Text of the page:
The Scottish Government has announced that from next year the public sector pay cap will be lifted, ensuring that public sector pay increases better reflect rising living costs.
Here’s what you need to know.
We have announced plans to lift the public sector pay cap in Scotland.
Tory social security cuts and a rising cost of living mean that the public sector pay cap is increasingly unsustainable. That’s why, from next year, the SNP Scottish Government will end the 1 per cent cap on public sector pay increases.
For our NHS, the Health Secretary has already asked organisations that represent NHS staff to work together on a fair settlement.
The Scottish Government has already put in place a pay policy that supports people on the lowest incomes and protects jobs.
The SNP government has paid all staff within its pay policy, including NHS staff, the real Living Wage since 2011 and was the first administration in the UK to be an accredited Living Wage employer. We’ve also now extended the real Living Wage to all social care staff.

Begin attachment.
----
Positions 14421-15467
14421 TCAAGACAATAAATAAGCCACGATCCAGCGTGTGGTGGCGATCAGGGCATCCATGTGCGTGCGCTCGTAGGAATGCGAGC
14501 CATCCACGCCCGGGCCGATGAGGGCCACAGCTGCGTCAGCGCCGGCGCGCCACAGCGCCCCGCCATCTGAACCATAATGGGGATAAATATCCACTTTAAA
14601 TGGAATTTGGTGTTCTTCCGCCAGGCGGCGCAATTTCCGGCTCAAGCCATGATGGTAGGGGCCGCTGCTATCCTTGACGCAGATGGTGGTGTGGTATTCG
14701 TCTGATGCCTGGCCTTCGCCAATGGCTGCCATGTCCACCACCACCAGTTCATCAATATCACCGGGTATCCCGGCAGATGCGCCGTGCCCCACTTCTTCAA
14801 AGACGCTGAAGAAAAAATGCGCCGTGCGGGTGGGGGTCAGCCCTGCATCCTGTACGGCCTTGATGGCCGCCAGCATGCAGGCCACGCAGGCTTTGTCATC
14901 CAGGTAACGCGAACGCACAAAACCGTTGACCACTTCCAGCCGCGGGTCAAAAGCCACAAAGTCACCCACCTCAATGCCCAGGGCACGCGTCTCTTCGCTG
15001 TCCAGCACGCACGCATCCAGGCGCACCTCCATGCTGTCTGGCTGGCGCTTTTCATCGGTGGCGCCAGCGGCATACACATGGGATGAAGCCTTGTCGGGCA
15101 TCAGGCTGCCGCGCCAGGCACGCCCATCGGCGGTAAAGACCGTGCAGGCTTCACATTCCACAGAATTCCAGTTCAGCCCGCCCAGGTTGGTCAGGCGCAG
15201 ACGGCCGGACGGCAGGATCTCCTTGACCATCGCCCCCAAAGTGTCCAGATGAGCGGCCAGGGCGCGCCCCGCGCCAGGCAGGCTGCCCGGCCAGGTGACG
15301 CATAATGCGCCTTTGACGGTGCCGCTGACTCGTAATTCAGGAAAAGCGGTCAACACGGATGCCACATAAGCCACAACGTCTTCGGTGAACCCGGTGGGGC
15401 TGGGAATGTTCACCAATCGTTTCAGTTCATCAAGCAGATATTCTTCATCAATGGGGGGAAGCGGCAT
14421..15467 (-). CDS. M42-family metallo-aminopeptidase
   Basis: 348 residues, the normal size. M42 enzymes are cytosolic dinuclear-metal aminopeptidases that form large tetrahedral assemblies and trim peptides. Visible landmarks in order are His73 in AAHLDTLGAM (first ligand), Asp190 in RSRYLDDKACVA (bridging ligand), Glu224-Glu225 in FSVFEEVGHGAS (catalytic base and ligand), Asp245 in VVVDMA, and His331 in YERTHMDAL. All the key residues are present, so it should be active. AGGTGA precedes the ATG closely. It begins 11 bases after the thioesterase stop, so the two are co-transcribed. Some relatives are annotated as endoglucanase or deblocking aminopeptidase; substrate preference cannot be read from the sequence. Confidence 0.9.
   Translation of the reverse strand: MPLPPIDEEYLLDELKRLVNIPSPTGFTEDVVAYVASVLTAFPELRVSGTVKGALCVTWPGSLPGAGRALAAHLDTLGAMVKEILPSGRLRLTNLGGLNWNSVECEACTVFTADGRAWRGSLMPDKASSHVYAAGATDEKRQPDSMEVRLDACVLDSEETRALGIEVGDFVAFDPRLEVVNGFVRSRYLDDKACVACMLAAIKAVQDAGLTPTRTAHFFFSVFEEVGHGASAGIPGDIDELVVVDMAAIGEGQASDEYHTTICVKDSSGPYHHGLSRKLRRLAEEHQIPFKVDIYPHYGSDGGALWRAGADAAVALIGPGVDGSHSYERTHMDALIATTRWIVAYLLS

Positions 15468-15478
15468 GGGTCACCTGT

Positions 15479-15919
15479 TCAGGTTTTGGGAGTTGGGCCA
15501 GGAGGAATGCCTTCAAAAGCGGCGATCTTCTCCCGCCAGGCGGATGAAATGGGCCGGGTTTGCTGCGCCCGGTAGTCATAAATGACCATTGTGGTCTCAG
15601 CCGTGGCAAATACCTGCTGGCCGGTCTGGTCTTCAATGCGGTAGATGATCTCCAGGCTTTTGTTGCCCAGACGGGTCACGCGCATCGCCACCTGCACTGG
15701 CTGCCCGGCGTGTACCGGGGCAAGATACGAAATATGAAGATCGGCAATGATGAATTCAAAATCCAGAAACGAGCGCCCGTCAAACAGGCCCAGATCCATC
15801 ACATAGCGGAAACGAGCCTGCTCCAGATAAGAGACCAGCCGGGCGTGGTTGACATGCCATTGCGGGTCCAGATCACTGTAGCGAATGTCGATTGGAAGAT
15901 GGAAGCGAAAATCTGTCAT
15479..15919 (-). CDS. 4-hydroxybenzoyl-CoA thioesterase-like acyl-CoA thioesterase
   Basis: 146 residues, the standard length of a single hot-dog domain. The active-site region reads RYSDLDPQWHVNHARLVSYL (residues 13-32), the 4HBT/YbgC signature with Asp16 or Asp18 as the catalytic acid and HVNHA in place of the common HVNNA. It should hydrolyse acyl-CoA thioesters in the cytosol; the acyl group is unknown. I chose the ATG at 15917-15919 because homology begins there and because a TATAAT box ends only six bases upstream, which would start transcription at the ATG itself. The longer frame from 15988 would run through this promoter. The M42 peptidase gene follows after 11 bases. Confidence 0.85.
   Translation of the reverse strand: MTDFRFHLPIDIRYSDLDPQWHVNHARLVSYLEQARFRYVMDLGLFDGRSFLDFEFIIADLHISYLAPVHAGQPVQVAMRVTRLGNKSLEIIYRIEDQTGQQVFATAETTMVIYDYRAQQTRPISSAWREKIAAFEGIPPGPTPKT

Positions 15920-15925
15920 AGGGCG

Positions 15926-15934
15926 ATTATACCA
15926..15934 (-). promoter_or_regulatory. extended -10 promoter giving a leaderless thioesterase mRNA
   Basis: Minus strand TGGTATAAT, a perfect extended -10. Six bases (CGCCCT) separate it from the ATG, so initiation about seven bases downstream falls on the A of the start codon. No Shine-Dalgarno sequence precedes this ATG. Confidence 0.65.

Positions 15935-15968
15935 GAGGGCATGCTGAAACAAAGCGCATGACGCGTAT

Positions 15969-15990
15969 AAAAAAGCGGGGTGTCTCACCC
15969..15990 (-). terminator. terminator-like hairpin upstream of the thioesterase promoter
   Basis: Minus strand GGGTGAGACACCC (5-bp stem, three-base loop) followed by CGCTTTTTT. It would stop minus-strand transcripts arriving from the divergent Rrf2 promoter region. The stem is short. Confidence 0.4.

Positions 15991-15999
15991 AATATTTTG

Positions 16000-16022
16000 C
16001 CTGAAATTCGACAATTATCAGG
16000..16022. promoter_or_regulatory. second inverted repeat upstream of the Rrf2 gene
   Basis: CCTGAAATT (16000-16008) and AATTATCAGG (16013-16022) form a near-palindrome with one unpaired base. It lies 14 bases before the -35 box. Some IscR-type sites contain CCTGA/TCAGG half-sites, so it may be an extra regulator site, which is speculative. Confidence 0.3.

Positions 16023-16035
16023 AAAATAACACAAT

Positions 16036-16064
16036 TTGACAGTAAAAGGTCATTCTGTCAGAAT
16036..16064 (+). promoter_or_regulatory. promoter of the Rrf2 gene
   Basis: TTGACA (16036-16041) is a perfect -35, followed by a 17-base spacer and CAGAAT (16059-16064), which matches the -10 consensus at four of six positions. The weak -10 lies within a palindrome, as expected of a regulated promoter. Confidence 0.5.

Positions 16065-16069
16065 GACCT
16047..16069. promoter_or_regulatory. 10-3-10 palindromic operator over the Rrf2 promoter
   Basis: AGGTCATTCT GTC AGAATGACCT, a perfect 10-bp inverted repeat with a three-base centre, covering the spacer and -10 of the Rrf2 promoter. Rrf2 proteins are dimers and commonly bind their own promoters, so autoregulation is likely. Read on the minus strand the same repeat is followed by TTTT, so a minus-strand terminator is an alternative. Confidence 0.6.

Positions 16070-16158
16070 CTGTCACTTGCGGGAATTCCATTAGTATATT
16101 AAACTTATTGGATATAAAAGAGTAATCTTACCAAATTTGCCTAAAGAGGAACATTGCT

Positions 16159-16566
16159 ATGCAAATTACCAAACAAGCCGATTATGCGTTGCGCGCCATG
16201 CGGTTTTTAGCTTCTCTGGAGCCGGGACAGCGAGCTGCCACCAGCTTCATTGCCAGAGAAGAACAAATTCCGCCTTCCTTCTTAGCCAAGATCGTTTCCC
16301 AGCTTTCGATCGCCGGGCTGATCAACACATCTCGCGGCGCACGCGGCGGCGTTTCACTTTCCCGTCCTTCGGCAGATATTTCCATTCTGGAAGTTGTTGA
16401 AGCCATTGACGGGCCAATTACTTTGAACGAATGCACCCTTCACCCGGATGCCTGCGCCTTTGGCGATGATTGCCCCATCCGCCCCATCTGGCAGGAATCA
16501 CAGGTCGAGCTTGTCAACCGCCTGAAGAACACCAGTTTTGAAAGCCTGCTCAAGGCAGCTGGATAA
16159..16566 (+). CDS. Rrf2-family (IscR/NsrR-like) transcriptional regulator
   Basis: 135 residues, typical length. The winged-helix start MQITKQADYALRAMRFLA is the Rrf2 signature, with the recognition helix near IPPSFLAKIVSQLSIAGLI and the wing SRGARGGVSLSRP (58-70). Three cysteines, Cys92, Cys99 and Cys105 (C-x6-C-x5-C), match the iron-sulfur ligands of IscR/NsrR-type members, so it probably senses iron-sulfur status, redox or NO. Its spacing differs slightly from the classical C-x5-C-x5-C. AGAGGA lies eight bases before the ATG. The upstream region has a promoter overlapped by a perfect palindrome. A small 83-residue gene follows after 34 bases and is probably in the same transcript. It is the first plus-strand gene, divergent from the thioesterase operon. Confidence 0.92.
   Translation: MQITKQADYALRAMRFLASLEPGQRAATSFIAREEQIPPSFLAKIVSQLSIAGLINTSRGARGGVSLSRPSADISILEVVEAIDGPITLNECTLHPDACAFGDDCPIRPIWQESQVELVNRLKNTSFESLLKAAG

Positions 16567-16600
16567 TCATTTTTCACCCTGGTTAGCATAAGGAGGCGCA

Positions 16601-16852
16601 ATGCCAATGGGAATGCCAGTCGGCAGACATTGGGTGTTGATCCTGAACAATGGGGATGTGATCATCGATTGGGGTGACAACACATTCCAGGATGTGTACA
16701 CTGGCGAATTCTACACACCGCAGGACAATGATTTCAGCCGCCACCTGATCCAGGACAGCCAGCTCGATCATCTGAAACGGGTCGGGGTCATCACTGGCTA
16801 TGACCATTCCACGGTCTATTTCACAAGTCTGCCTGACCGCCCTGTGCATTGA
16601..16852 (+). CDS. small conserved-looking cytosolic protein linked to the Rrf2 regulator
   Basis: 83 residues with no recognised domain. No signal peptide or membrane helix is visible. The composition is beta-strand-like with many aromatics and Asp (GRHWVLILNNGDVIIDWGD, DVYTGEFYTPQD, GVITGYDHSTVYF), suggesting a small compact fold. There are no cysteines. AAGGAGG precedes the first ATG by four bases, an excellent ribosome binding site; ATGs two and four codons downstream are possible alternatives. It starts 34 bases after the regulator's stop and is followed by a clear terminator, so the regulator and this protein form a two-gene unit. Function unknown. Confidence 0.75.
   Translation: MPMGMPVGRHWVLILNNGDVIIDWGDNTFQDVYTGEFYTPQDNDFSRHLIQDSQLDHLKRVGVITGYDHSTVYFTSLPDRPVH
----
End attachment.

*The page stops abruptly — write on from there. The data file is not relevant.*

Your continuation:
In our NHS we have ensured that staff get the pay increases in line with independent recommendations. That means that nurses in Scotland are better paid than anywhere else in the UK.
And we remain committed to continuing our policy of no compulsory redundancies.
The Tory government should follow our lead and scrap the public sector pay cap.
The Finance Secretary has written to the Chancellor of the Exchequer urging the UK Government to lift the cap for these workers too – following the lead of the SNP Scottish Government. This will mean a wage increase for public staff in Scotland working for reserved public bodies, including HMRC and the Department of Work and Pensions.
The Labour government in Wales has refused to commit to lifting the cap.
The Welsh First Minister, Carwyn Jones, has confirmed that the Welsh Government will not lift the public sector pay cap unless the Westminster government does so first.
— David Livey (@DavidLivey) July 4, 2017